Reviews Menace Beach Ratworld

Menace Beach


Though many people – even those who weren’t around when the system was - could probably rattle off several of the more popular NES titles of the 8-bit era, there was a whole world of games existing outside the realm of the familiar gray plastic cartridge. Developed by independent publishers, unlicensed NES games appeared in misshapen, strangely colored plastic housing and ranged in quality from the wonderful (Micro Machines, arguably the most fun racing title for the system) to the weird (the violent and somewhat gory early car combat gameDeath Race) to the downright wacky (the zap gun abomination Chiller, to say nothing of the handful of games based around Biblical stories).

If nothing else, the frequently eccentric content seen in these games provided a definite alternative to the mainstream titles which carried the Nintendo Seal of Approval. A musical group named after one of these dodgy “misfit toys” might be expected then to be boisterous and off-the-wall, but that description doesn’t quite fit when applied to 2015’s Ratworld, the debut full-length from England’s Menace Beach. Given the inspiration behind the band’s name, the outstanding overall quality of this release may be a bit unexpected as it tries to mine gold from the remnants of the ‘90s music scene. Sometimes designated as a supergroup due to a revolving lineup of players who cut their teeth in established Leeds-based bands, Menace Beach combines the best elements of Brit rock, alternative, and shoegaze into an memorable cocktail of feel-good tunage.

The main point of interest in Ratworld’s enthusiastic first track “Elastic” (and indeed in the album as a whole) is the interaction between co-vocalists and core members Ryan Needham and Liza Violet. Trucking along on the back of a thick bassline and upbeat guitar riffage, Needham’s fuzzed-out voice delivers the main verse on top of Violet’s warmer, airy background parts. This brisk number eventually gives way to the more laid-back and almost soothing “Drop Outs” which provides a nice “cool down” period after the more energetic opener. Slowing the pace a bit, the second track remains catchy and likable, with a slithering organ accompanying the rhythmic guitar and bass. Continuing on after the speedy noise rock of “Lowtalkin,” Violet gets a moment to shine, conjuringSlowdive’s Rachel Goswell on the soft and sublime “Blue Eye.” Arguably the most shoegazey piece here, this track drifts by as if being carried on a breeze, only achieving some semblance of heaviness in its final moments.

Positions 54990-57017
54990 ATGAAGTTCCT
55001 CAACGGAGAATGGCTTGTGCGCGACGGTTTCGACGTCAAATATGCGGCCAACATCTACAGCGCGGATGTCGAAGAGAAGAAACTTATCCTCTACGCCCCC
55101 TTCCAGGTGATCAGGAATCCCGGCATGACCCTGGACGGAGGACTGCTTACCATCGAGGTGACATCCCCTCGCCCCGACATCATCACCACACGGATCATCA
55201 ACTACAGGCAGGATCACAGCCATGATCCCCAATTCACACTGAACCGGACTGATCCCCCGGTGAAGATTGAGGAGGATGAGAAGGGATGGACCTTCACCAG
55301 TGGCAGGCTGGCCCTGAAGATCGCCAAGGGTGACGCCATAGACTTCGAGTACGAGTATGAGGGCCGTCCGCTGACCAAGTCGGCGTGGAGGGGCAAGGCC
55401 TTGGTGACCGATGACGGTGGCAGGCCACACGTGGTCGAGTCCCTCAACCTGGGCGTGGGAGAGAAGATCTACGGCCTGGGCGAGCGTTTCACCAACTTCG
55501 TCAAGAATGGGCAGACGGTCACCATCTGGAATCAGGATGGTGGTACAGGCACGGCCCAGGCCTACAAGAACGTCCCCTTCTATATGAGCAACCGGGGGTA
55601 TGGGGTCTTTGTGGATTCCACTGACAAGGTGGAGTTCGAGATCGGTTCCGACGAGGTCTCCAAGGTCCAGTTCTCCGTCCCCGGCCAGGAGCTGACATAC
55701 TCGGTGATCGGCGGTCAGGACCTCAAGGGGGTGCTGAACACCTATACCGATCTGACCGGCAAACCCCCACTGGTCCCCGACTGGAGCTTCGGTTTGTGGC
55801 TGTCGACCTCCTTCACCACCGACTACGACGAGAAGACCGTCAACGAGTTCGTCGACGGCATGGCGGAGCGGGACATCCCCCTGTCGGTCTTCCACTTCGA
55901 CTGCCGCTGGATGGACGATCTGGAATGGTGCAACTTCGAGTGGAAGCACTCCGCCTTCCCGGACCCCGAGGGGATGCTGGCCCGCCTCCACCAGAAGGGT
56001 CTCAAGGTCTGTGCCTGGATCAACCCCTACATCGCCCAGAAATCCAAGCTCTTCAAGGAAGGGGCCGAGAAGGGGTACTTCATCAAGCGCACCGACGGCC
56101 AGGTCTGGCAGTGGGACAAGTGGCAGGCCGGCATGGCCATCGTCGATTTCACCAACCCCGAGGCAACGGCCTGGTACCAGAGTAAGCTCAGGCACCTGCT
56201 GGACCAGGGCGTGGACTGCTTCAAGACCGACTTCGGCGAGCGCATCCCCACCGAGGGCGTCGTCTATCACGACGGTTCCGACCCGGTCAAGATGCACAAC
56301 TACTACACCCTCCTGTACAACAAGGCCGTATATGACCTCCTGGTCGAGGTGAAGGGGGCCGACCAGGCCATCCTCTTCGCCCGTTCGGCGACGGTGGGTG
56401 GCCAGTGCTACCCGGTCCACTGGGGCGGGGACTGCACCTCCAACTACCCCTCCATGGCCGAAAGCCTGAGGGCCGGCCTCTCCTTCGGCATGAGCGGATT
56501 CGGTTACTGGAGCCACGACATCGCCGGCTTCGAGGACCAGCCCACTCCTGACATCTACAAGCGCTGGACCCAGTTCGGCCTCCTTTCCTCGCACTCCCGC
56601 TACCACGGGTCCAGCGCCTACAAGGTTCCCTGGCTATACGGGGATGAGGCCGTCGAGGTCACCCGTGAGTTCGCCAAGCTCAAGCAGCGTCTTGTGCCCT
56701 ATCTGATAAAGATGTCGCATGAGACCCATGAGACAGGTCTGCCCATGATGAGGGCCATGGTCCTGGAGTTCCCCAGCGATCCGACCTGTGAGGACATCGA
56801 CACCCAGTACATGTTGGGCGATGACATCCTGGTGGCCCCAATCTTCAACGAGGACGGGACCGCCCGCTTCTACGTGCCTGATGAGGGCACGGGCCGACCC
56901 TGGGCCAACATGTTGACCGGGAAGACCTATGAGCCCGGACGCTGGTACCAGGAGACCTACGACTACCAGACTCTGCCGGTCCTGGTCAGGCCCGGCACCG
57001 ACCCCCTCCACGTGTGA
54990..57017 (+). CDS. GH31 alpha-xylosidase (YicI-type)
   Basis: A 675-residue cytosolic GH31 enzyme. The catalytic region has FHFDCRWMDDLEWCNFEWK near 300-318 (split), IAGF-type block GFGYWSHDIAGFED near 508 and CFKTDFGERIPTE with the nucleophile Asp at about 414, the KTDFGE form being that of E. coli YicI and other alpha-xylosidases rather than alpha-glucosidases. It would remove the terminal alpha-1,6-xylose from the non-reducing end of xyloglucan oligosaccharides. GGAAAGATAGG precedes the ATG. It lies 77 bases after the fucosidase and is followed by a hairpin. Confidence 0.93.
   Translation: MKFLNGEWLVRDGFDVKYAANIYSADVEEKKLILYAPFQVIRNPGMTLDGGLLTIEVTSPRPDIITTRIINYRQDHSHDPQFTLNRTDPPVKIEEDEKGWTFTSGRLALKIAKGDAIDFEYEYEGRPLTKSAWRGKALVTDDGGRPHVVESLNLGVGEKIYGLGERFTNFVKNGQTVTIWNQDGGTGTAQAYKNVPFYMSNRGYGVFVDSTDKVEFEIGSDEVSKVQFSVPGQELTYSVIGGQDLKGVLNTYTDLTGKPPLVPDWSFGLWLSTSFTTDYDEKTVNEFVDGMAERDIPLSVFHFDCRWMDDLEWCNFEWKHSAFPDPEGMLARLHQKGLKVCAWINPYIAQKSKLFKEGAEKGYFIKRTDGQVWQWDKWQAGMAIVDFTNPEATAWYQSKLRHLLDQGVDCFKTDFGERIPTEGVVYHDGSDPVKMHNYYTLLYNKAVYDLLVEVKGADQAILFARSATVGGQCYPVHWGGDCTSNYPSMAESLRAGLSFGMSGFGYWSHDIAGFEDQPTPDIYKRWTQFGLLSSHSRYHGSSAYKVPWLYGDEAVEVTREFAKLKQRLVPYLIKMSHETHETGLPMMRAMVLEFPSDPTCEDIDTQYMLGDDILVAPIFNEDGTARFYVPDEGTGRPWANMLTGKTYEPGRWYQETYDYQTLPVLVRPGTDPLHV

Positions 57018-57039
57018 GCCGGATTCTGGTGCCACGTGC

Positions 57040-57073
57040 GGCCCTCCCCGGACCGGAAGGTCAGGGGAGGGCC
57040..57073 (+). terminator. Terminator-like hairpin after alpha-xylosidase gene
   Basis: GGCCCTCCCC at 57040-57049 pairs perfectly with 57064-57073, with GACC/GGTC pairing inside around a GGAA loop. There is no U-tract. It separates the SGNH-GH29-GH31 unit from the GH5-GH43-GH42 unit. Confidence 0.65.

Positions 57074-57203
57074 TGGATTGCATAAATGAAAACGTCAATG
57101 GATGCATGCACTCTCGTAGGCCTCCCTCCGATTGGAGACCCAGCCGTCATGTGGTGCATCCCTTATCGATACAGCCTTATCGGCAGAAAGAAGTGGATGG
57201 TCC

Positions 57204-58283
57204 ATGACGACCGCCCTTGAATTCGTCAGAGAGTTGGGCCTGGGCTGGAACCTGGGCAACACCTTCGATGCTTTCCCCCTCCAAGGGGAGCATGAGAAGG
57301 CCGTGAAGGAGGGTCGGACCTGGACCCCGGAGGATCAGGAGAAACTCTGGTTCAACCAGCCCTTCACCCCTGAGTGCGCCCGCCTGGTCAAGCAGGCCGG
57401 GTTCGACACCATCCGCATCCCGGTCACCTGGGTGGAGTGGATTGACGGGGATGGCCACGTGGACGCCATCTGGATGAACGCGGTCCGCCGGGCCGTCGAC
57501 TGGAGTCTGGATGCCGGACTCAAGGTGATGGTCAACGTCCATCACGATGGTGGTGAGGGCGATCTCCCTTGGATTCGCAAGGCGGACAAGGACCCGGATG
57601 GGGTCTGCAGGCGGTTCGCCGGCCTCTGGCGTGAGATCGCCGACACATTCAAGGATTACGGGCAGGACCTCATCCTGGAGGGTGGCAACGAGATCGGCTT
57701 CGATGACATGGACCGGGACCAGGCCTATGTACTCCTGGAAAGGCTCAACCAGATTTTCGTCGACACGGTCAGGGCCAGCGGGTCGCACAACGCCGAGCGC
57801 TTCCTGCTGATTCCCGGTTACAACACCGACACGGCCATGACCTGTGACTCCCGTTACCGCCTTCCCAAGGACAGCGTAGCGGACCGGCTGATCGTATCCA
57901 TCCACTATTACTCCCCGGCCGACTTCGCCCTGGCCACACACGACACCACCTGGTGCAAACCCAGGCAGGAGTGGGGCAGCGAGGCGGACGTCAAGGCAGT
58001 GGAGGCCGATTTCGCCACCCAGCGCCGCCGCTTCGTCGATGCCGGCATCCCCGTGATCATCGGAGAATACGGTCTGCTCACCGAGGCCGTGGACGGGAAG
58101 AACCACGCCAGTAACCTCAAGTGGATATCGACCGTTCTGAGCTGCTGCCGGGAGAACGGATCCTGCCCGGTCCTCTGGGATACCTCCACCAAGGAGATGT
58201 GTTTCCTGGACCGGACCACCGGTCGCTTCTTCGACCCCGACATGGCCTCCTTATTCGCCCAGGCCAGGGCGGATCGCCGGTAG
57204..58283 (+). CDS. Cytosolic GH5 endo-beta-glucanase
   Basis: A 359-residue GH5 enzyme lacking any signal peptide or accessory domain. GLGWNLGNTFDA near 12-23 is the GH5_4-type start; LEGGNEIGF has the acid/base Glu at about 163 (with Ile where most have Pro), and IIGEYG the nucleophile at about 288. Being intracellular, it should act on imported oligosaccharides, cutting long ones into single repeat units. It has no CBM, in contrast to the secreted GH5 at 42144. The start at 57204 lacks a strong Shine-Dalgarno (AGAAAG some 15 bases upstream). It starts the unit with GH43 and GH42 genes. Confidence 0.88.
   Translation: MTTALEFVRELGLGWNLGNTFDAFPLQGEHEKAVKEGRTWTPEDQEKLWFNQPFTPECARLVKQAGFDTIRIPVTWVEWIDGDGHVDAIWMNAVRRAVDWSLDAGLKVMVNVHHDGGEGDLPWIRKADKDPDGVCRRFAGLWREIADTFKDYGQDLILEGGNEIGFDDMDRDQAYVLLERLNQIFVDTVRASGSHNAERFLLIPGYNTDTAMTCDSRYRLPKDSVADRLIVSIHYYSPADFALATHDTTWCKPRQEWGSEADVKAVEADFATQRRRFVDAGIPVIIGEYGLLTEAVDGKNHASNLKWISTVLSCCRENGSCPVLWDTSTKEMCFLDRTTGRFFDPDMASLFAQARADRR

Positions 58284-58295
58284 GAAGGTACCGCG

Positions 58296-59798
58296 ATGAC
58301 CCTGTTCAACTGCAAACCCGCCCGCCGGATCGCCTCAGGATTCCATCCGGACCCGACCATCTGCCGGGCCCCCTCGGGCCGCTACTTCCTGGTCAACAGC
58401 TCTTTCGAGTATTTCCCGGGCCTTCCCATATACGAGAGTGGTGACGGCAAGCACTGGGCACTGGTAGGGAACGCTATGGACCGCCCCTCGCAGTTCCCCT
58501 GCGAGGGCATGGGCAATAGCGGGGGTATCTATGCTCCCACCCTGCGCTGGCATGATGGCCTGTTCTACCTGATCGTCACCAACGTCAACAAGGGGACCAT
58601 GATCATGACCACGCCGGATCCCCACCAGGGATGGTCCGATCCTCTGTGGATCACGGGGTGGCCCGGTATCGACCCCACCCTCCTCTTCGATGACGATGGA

The album’s midpoint finds Menace Beach pulling a trio of slacker rock tunes straight out of the Seattle grunge scene. “Dig It Up,” “Tennis Court,” and the album’s title track are decent enough, but they’re fairly familiar and somewhat forgettable in the long run. On the other hand, “Tastes Like Medicine,” with its bouncy rhythm and cozy chorus, heads back into more uptempo dream pop territory and may just be my favorite track. The song’s conclusion seamlessly leads into the invigorating and sugary “Pick Out the Pieces” which bathes the listener in a haze of shimmering guitar noise. I would have been quite OK with the album ending on this glowing ninth track, but it nevertheless continues with the jerky, and frankly skippable, “Infinite Donut.” The hazy psychedelia of “Fortune Teller” is more to my liking however, and I also can get down with the shuffling alt-rock of album closer “Come On Give Up.”

Knowing virtually nothing about Menace Beach going in, I gave this album a shot primarily since it was released on the same label that gave us The Go! Team. Truth be told, Menace Beach does seem to carry on as that band did, making pleasant and appealing music, and ultimately, their debut album has a string of highlights that make sure it stands out in a crowded field of vaguely similar albums. The presence of a few tracks that I’d label as filler keep Ratworld from being an outright masterpiece, yet the bright melodies and nifty songwriting make it one of the best of the year so far in my book. This seems to be one of those records that sticks with a listener over time and it’s certainly deserving of more love than it’s received thus far. Fans of indie rock would be wise to book an outing to Menace Beach as soon as possible.

8.5 / 10Andy
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8.5 / 10

8.5 / 10

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